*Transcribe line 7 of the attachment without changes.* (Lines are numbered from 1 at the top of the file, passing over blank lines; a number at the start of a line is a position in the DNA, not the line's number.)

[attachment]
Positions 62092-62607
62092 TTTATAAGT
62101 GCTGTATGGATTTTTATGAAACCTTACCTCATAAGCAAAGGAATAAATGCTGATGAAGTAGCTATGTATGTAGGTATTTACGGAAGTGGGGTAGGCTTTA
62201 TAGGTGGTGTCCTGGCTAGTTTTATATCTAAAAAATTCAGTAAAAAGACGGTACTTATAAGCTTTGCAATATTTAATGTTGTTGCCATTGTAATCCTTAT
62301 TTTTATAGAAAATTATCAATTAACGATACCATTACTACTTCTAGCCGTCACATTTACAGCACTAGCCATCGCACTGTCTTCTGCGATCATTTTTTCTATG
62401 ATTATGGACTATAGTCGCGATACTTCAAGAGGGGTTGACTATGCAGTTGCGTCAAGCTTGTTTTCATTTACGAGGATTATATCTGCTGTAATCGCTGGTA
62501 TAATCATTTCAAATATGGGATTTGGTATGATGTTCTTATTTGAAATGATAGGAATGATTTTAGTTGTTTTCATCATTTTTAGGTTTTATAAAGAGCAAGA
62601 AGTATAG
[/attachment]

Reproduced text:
62501 TAATCATTTCAAATATGGGATTTGGTATGATGTTCTTATTTGAAATGATAGGAATGATTTTAGTTGTTTTCATCATTTTTAGGTTTTATAAAGAGCAAGA